“Mayday, Mayday, Mayday. This is the sailing vessel Yellow Jacket. We need assistance, over.”
“Yellow Jacket, Yellow Jacket, this is Coast Guard Victoria. What is the nature of your emergency?”
Yellow Jacket, a 32-foot sloop, struck a log, which disabled her rudder. She was adrift and unable to maneuver.
The Canadian Coast Guard sent out a radio request that any vessel in the area stand by to assist Yellow Jacket. My wife and I were nearby in Endeavor, our 1984 Grand Banks trawler. We responded to the Coast Guard’s request for assistance. The Coast Guard radio operator asked some questions about our boat and our capability to assist, then designated Endeavor as the “on-scene assist vessel” for the SAR incident. We were given a “SAR incident number” and told to report to Coast Guard Victoria by radio every half-hour.
After locating and closing the disabled sloop and working out a plan with her owner, we rigged for towing and towedYellow Jacket 18nm to deliver the disabled sloop to a repair yard in Ladysmith Harbor on Vancouver Island. It was a long slow passage that took nearly six hours. But when we reported “mission accomplished” to our Canadian Coast Guard radio controller and closed out the SAR incident report we received a “Thank you and well done, Endeavor,” to record in our logbook.
SOME LESSONS LEARNED
Our experience towing Yellow Jacket into Ladysmith Harbor worked out just fine and the majority of similar “vessel assist” situations work out equally well. But the truth is, we were lucky.
In retrospect, I should have done some things differently. You see, when I’m not out cruising on Endeavor, I’m a maritime lawyer. I’m trained to anticipate maritime legal risks and I know that these incidents don’t always turn out so well.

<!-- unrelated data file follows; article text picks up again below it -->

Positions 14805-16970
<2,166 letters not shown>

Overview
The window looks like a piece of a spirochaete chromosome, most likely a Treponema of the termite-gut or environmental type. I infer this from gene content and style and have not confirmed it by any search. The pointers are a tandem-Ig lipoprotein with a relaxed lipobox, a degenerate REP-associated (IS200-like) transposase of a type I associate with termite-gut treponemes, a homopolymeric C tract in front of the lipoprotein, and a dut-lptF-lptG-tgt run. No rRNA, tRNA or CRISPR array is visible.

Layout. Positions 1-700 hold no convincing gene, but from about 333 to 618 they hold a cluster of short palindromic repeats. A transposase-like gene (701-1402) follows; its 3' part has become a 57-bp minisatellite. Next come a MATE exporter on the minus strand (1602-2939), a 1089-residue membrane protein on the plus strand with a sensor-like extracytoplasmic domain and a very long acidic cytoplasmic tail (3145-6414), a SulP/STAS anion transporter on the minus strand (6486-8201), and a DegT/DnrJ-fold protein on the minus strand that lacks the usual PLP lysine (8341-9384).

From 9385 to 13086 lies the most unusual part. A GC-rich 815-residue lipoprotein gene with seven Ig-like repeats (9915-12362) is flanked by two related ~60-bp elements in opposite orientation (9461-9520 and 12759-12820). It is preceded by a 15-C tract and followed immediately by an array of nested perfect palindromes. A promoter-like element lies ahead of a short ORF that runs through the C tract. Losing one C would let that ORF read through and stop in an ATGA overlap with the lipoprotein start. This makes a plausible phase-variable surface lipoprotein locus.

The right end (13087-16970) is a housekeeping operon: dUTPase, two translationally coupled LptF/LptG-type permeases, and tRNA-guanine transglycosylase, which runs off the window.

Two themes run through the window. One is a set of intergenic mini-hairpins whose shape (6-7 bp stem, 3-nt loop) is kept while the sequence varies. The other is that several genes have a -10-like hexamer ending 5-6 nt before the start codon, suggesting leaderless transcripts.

What’s my excuse? Frankly, I got caught up in the urgency of the moment. Most skippers will respond to a “Mayday” call by trying to assist. It’s that “tradition of the sea” thing. Most skippers are decent, helpful people who feel an obligation to come to the aid of a vessel in distress.
Under maritime law, a simple request for a tow can quickly turn into a difficult and expensive legal problem for everyone involved. Admiralty case reports are filled with examples of recreational vessel owners calling for assistance and then foundering among the legal rocks and shoals of maritime salvage law.
THE BASICS OF SALVAGE LAW
The natural concern for safety of life at sea and the practical needs of maritime commerce came together centuries ago to forge a common goal: that vessels in danger be saved from the perils of the sea.
In maritime law a salvor, someone who saves a vessel from the perils of the sea, has a special and privileged position. If a salvor is even partly successful in saving a vessel, its cargo, or its crew, the salvor may claim a salvage award and enforce the claim in an admiralty court.
A successful salvage claim does not require that the vessel is abandoned or left adrift. A vessel may be subject to a salvage claim even when the crew remains aboard.
A salvage award is more than just payment for a salvor’s services, it’s ”a reward given for perilous services, voluntarily rendered, and as an inducement to seamen and others to embark in such undertakings to save life and property” from the perils of the sea. (1)
There are three elements to a maritime salvage claim: the vessel saved was in actual peril, the service was voluntarily rendered—not required by a prior duty or contract, and the service was a success, in whole or in part, in saving the vessel from the peril. (2)
The Salvage Award. Because a salvage award is a reward to the salvor, not a payment for services, admiralty courts normally award a successful salvor a percentage (usually between 15 and 25 percent) of the value of the vessel saved.
Accidental Salvors. A volunteer who saves your vessel from maritime peril may be entitled to claim a salvage award, even if the volunteer acted without your consent or without your knowledge.